• ECAA ensures that only students with the most significant cognitive disabilities take easier, alternate assessments so that more students with disabilities stay on track to earn a regular high school diploma and have broader career and college opportunities when they graduate.

 

ECAA includes important programs to enhance learning and student achievement and ensure that all students have access to a well-rounded education.

 

Literacy: To improve student achievement in reading and writing, ECAA would provide federal grants to develop, revise, or update comprehensive literacy programs. These grants would help improve literacy instruction plans and would be targeted toward areas serving disadvantaged children.

 

STEM: Ensuring students have the skills they’ll need to take on the jobs of tomorrow, especially in science, technology, engineering, and math (STEM), is an economic imperative, especially for Washington state. By 2018, STEM jobs in Washington state will increase by 24 percent, according to the Georgetown University Center on Education and the Workforce. ECAA would establish a grant program to support projects that improve student achievement and improve the recruitment, training, and professional development for STEM teachers to ensure students graduate with the skills they need to thrive in the 21st century economy.

 

Afterschool programs: ECAA supports learning opportunities in afterschool programs by reauthorizing the 21st Century Community Learning Center program. This program is the only dedicated federal funding source that specifically supports before-school, afterschool, and summer learning programs for students attending high-poverty and low-performing schools. The program also allows funds to be used for some expanded learning program activities. It will provide much-needed services to help students improve their academic achievement and well-being.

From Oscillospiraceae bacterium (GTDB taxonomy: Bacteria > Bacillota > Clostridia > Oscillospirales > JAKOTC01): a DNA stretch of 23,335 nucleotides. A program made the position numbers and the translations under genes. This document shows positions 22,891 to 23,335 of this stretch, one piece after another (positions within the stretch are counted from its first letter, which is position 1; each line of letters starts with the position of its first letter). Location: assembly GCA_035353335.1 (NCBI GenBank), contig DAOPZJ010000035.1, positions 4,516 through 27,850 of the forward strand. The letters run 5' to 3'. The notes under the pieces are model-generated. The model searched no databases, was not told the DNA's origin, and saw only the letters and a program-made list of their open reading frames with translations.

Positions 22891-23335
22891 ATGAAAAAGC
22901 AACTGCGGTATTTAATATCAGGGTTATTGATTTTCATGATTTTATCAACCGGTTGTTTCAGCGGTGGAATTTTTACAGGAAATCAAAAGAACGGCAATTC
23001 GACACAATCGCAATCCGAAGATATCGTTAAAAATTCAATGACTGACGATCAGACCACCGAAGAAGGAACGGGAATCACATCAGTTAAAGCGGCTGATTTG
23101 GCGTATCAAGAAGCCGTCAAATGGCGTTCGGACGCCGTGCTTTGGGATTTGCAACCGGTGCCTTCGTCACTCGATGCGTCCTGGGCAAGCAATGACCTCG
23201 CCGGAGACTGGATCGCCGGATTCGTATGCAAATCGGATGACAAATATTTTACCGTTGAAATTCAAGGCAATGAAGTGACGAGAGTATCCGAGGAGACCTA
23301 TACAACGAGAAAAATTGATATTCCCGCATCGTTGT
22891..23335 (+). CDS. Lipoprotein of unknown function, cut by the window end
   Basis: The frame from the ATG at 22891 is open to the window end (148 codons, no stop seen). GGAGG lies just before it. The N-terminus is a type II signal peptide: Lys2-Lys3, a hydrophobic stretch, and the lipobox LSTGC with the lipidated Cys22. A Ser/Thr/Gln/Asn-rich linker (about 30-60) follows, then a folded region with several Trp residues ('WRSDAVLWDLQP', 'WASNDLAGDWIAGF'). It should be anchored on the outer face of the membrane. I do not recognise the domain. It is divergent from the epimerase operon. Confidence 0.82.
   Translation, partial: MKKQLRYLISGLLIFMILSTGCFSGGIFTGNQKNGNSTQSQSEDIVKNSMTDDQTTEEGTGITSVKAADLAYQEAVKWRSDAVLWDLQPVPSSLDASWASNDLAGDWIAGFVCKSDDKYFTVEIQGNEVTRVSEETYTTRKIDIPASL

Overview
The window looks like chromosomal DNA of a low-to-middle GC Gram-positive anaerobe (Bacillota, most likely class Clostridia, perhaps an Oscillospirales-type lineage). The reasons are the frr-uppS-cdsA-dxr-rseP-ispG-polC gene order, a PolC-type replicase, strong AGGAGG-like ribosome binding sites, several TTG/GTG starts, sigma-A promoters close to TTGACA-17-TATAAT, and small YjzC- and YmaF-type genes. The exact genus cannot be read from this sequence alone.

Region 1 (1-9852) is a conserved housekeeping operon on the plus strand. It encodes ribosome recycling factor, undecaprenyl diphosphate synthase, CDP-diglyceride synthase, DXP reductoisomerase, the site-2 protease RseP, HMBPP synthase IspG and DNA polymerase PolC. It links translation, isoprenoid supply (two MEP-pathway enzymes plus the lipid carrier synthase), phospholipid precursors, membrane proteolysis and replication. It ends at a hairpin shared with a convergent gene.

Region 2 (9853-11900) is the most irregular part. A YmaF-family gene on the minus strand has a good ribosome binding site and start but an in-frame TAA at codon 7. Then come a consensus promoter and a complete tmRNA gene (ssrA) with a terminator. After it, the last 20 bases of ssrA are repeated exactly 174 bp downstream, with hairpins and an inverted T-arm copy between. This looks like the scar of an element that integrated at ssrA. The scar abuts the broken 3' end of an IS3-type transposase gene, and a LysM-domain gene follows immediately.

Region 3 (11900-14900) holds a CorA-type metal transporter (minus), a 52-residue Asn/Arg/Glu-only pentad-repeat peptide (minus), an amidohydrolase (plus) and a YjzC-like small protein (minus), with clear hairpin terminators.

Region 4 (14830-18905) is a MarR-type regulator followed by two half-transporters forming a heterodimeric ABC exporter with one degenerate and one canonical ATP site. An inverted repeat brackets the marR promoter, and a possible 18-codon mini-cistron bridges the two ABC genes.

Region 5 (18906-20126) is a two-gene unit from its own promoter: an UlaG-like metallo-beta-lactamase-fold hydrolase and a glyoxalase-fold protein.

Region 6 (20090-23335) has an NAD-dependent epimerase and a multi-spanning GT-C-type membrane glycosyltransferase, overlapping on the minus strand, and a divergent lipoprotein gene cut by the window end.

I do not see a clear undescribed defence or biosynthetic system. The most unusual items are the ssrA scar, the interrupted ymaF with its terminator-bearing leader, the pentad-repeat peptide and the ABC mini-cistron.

Elementary and Secondary School Counseling: Students need access to support services and professionals that help remove barriers to learning. ECAA would provide grants to school districts to hire school counselors, school psychologists, school social workers, and other school-based mental health service providers to help students deal with academic, non-academic, and behavioral challenges and support students’ growth and achievement.

 

Physical Education: Physical education helps to enhance a student’s school day and the lessons provided can improve a student’s physical and mental health, as well as their academic achievement. ECAA would provide grants to schools and community organizations to initiate, expand, or improve school physical education. 

 

Innovation: ECAA provides funding for the development, implementation, replication, or scaling and rigorous testing of entrepreneurial, evidence-based, innovations to improve student achievement and attainment for high-need students. This program will help build a base of best practices in education that will help students across the country excel.

 

Education Technology: Washington state is on the forefront of the education technology movement. But while some schools in Washington state have access to innovative technologies to help students learn, too many schools have not been able to keep pace. ECAA helps to close this digital divide by providing funding for states and school districts to improve access to education technology and provide professional learning opportunities to help educators, school leaders, and administrators have use technology effectively and support digital learning.

 

Native American and Alaska Native Language Immersion Schools: ECAA includes a new program to support schools that use Native American and Alaska Native language as the primary language of instruction. This program will help tribes around the country preserve their tribal languages and provide culturally appropriate instruction to students. 

 

Addressing inequality in school sports: Senator Murray fought to improve an amendment that would require schools to report on access and funding to shine a light on inequalities in school sports. According to the National Federation of High School Associations, young women have 1.3 million fewer chances to play sports in high school, compared to boys.